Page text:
"Compatible on the wire" myth [Re: I-D Action:draft-azinger-scalable-addressing-00.txt]

Brian E Carpenter brian.e.carpenter at gmail.com
Mon Sep 27 01:09:19 CEST 2010

On 2010-09-26 21:41, Michael Sinatra wrote:
> Obstacle 1: IPv6 is on-the-wire incompatible with IPv4.  This has been
> pointed out by many others (including Randy Bush in his various IPv6 vs.
> Operational Reality presentations), but the point still stands.  Could
> the IETF have created a protocol that was sufficiently compatible? 

Ever since I saw that slide of Randy's, it has been bothering me greatly.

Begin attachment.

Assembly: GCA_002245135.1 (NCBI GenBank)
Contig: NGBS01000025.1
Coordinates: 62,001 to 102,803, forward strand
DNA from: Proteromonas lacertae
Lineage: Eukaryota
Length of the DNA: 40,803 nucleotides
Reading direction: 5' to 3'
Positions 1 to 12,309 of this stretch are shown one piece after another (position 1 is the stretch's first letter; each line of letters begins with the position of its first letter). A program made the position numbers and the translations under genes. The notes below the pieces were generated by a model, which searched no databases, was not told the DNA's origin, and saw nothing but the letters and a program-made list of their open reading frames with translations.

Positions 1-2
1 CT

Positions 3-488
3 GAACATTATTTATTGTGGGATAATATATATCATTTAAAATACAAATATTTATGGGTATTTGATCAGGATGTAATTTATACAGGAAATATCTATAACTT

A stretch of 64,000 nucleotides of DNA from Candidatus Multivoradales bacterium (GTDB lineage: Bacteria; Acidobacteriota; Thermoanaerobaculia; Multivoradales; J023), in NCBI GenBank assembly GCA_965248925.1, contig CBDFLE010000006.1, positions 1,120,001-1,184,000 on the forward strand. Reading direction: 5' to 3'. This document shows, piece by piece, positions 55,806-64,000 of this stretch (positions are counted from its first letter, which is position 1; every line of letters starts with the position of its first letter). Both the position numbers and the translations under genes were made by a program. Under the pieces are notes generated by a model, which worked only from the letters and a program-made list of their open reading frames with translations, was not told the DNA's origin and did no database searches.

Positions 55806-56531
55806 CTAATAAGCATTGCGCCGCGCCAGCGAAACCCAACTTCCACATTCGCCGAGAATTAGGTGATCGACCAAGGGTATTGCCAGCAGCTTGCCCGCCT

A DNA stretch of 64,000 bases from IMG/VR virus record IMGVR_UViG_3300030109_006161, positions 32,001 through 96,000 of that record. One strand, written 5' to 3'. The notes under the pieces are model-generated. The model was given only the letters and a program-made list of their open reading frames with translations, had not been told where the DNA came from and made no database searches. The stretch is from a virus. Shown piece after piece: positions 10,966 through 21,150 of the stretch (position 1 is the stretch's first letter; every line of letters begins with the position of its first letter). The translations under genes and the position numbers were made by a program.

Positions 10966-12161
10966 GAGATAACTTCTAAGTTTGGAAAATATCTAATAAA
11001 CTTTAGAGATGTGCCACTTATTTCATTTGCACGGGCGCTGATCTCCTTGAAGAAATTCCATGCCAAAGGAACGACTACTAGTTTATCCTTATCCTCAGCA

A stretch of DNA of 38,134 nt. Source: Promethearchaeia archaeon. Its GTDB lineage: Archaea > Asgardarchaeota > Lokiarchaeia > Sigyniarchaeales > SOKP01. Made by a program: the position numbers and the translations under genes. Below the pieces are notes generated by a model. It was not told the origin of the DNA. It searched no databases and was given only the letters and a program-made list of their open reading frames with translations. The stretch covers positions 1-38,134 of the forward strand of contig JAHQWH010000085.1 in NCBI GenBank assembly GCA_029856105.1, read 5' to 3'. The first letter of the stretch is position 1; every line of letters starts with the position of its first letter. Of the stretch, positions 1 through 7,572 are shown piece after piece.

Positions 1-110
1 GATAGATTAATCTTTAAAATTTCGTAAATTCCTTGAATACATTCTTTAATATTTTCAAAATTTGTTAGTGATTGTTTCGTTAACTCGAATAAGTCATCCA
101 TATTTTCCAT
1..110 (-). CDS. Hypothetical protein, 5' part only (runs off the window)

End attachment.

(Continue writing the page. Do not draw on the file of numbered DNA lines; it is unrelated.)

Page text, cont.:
Randy isn't known for propagating myths, but this is a myth.

An IPv4 host has no way to deal with an incoming packet that doesn't
conform to RFC 791. It has no way to deal with a version number other
than 4, and it has no way to deal with a destination address that
(unknown to it) is longer than 32 bits.

There is no such thing as an IP protocol with extended addressing
that is on-the-wire compatible with IPv4.

There are many ways we could have extended addressing to more than
32 bits with fewer changes than introduced by IPv6, but *none* of
them would be on-the-wire compatible with IPv4.

In retrospect, I wish we'd made fewer changes, but let's not turn
that into a myth that we could have been backwards compatible at
layer 3 without dual stack or NAT/PT.


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